(Want to watch highlights of individual 2004 games? Here they are at NFL.com, kids!)
In March of 2004, my favorite movie of all time came out- Eternal Sunshine of the Spotless Mind (and I'm not alone in my adoration of the film). If you haven't seen it yet, you should- It's even available on Netflix Instant Streaming. This line from that AV Club "Best of the 00s" list nicely sums up why the film hit me (and others) so hard:
"Eternal Sunshine’s lovers' circular path brings them back together for an ending that’s ambiguous but guardedly hopeful about the possibility of a future not necessarily doomed to reprise the hurt of the past, though it also may well revisit the same mistakes. It’s the rare film that shows us who we are now and who we’re likely, for better or worse, forever to be."
Later that year, Seahawks fans would endure the most frustrating, maddening, painful 9-7 division-winning season any NFL team is likely to experience. Much of that year was a string of horrifying, gut-punch defeats that would be great targets for Lacuna's technology featured in Eternal Sunshine- But I'm here to tell you that this season gives us invaluable insight into the psyche of Seahawks fans. As much as those who lived through 2004 might like to erase it from our memories, it is a part of us, as much as 2005 or 1983.
The season started with high expectations- Despite the overtime Wild Card loss at Green Bay in January, optimism was high with the team coming off its first 10-win season since 1986. The Seahawks were a darkhorse Super Bowl contender, and after playing the mighty Rams tough in 2003, they seemed like a smart bet to at least win the NFC West in 2004.
I was fortunate enough to catch the season opener down in New Orleans, a relatively easy 21-7 win that seemed to confirm that the Hawks were heading in the right direction- It was a week 1 road win at 10 am pacific time (all historical trouble spots for Seattle)- Even against the mediocre Saints, it seemed like a great sign. Then came a gritty road win at Tampa, and a 34-0 garroting of the Niners at Seahawks Stadium... The Hawks looked primed for BIG things.
The next week the Rams came to town. You younger fans may not really understand the depth of our hatred of the guys from St. Louis back then- A huge part of that animosity came from the fact that the Rams adopted the smug arrogance of their head coach: The detestable, face-punchable Mike Martz. It wasn't just that the Rams had recently been to and won Super Bowls. It wasn't that they had beaten up on us that badly (from 2000-2003 Seattle was 2-3 against the Rams- They weren't getting dominated). They were on top, and they were PRICKS about it, all but gleefully smelling their own farts. It was maddening.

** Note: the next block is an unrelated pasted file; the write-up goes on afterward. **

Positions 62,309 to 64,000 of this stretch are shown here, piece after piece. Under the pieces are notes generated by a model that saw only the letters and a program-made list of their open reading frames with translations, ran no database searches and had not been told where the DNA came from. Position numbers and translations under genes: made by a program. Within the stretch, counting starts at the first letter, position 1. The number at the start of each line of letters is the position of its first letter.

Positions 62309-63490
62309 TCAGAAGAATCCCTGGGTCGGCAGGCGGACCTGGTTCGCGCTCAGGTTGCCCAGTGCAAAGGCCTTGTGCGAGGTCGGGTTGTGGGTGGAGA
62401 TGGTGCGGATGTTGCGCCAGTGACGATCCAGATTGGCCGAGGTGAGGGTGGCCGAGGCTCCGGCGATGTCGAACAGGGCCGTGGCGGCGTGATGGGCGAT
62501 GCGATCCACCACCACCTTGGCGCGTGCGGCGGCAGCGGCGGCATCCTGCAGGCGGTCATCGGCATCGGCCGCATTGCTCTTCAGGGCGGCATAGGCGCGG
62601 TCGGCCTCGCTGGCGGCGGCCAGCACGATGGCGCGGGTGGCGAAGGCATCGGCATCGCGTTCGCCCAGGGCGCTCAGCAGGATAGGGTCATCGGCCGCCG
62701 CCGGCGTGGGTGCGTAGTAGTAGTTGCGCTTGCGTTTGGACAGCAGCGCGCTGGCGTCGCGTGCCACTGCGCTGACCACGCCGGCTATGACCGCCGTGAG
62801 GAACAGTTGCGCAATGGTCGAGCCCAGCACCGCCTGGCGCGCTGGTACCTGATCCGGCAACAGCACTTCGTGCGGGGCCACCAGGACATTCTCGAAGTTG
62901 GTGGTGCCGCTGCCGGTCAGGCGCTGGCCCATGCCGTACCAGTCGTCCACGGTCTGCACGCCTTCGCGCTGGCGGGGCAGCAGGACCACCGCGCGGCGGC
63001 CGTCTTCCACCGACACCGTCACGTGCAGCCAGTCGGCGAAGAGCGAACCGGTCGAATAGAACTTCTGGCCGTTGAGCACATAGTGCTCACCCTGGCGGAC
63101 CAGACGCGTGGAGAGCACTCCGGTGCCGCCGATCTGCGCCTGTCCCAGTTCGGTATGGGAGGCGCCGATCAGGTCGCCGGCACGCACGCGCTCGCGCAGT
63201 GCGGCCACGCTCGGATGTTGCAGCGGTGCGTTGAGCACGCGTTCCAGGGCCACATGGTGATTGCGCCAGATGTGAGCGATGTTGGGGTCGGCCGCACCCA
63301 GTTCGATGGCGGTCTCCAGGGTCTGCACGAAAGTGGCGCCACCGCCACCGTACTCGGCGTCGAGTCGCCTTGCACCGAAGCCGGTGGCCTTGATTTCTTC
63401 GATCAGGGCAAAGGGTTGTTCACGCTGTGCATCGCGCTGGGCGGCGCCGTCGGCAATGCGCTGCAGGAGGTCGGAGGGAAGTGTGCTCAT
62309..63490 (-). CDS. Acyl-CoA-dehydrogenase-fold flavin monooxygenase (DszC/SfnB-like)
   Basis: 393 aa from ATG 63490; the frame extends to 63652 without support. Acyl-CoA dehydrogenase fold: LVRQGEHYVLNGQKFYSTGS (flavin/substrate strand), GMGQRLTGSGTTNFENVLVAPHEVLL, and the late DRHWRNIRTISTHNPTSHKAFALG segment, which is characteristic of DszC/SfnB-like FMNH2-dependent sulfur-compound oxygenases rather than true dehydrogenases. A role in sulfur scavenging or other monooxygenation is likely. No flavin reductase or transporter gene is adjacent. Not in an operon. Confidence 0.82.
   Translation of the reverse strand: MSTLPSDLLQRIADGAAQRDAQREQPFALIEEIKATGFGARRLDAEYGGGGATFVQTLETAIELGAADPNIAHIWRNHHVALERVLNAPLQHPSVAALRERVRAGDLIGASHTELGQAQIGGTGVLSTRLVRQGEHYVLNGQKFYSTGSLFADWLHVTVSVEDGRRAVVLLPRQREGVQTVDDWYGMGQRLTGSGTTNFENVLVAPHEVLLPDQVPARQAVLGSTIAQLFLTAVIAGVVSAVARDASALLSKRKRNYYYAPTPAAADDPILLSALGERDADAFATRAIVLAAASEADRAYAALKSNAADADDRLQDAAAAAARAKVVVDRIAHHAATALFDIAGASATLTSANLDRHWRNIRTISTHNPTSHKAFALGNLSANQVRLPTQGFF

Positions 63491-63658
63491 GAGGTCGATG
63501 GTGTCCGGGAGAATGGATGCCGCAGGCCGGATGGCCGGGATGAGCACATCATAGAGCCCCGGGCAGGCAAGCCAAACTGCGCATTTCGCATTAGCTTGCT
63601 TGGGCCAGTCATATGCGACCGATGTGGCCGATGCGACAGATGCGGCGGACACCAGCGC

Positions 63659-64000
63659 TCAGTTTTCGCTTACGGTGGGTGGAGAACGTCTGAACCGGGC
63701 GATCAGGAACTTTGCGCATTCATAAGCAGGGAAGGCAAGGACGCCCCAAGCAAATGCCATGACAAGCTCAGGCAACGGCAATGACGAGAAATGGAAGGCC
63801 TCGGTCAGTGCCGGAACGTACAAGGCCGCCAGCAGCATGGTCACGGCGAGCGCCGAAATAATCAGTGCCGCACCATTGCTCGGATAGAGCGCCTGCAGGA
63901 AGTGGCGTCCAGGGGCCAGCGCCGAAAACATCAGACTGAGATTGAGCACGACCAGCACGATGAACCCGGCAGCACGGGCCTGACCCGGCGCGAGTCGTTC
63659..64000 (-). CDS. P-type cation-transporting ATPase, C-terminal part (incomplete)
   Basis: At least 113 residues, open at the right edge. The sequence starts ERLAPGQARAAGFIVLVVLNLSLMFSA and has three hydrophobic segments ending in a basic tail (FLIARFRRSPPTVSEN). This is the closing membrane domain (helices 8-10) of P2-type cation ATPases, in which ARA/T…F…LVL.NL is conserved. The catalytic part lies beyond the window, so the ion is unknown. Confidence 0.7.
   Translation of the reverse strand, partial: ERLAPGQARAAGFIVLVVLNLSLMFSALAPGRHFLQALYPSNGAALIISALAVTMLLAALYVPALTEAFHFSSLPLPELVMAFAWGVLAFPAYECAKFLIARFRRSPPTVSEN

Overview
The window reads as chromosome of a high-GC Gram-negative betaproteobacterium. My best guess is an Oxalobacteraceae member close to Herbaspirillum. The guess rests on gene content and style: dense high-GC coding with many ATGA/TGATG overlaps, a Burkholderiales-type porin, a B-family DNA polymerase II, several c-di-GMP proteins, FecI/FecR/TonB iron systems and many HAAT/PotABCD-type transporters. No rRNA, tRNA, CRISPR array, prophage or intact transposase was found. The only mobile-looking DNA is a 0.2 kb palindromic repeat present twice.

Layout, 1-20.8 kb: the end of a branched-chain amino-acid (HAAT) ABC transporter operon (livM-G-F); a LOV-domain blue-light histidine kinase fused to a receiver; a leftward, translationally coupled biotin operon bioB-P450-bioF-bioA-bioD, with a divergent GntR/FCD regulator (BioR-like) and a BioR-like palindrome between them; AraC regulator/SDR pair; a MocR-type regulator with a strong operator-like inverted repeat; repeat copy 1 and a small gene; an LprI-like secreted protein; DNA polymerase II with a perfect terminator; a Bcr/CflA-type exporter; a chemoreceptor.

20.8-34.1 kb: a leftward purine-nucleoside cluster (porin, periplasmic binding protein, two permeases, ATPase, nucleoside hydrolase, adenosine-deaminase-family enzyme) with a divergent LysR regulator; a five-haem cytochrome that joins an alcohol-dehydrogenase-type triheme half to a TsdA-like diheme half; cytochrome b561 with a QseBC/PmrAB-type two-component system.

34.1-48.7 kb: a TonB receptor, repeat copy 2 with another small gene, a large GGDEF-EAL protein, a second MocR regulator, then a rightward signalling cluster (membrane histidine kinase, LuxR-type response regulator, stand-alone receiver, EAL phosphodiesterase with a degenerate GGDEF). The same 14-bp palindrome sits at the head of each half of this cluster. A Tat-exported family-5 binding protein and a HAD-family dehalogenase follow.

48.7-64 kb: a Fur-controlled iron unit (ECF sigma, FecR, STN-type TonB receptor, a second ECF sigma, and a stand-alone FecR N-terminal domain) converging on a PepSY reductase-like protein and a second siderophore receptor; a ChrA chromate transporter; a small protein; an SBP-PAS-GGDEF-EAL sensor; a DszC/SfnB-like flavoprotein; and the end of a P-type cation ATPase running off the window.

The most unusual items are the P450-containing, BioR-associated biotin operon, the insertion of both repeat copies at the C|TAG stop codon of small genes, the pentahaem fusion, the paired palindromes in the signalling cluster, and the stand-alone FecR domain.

For 54 minutes, the Seahawks dominated St. Louis. They led 27-10. Shaun Alexander shredded the Rams defense for 150 yards and the defense forced three Marc Bulger interceptions. Then, it was like a switch got flipped- Seattle's offense became a 3-and-out machine, and the defense absolutely could not stop St. Louis' air attack. 27-10 became 27-17, 27-24 and then 27-27 before millions of stunned Twelves could comprehend what was happening. In overtime, Shaun McDonald hauled in a 52-yard Bulger TD and the implosion was complete. This is how Isaac Fucking Bruce celebrated:
My reaction was more like a panic attack than anything else. I was 29 years old, and decades removed from crying after Seahawks losses- But I simply collapsed into sobs after that game, into a deep, inescapable despair. At that time in my life, I was DEEP into my graduate studies, and there's no way to sugar-coat this: I was fucking miserable. I had spent 5 years in an elite PhD program, and the main effects of the experience were the destruction of my imagination and the near-obliteration my ability to feel joy. I depended even more than usual upon my Seahawks (and my Red Sox) to be an oasis of good feelings and happiness- That Rams game just seemed to punctuate the darkness in my life at that time.
The 2004 team never REALLY recovered from that game- They'd fall to 3-3 before recovering JUST enough to beat the 1-5 Panthers and 1-6 Niners. A loss at St. Louis came next, and all that kept Seattle's season from a shattering 4-game losing streak was a Michael Boulware pick-6 in the final minute to beat the (wait for it) 1-win Dolphins.
It was during this time that the Hawks picked up Jerry Rice. While most of his half-season in Seattle was fairly uneventful, he had one last great game in him, and he saved it for the Dallas Cowboys and Monday Night Football. Unfortunately, the Seahawks defense and the officials conspired to turn this one into another soul-battering Seattle loss.
Undoubtedly, this was a highly entertaining game for the casual fan- But for Twelves, it was a puke-inducing roller-coaster that ultimately left us passed out in our own barf. The Seahawks lead 14-3! Yay! Oh no, The Seahawks trail 29-14! Look! We're up 39-29 with only minutes left! Fuck yeah! A late Alexander TD seemed to seal it- This was catharsis; This was the turning point for the 2004 Seahawks! XXXIX or bust!